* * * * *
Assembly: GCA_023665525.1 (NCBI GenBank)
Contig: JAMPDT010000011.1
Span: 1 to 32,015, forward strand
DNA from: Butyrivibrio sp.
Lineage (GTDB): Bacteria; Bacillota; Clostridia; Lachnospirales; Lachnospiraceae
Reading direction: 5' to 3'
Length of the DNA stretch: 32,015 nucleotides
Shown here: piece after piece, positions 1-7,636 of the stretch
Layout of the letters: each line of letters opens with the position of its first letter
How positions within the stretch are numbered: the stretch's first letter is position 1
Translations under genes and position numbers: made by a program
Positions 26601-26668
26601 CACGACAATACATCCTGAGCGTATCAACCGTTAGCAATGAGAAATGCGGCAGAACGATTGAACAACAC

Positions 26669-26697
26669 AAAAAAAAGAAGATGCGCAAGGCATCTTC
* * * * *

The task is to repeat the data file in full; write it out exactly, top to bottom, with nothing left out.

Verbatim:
Assembly: GCA_023665525.1 (NCBI GenBank)
Contig: JAMPDT010000011.1
Span: 1 to 32,015, forward strand
DNA from: Butyrivibrio sp.
Lineage (GTDB): Bacteria; Bacillota; Clostridia; Lachnospirales; Lachnospiraceae
Reading direction: 5' to 3'
Length of the DNA stretch: 32,015 nucleotides
Shown here: piece after piece, positions 1-7,636 of the stretch
Layout of the letters: each line of letters opens with the position of its first letter
How positions within the stretch are numbered: the stretch's first letter is position 1
Translations under genes and position numbers: made by a program
Positions 26601-26668
26601 CACGACAATACATCCTGAGCGTATCAACCGTTAGCAATGAGAAATGCGGCAGAACGATTGAACAACAC

Positions 26669-26697
26669 AAAAAAAAGAAGATGCGCAAGGCATCTTC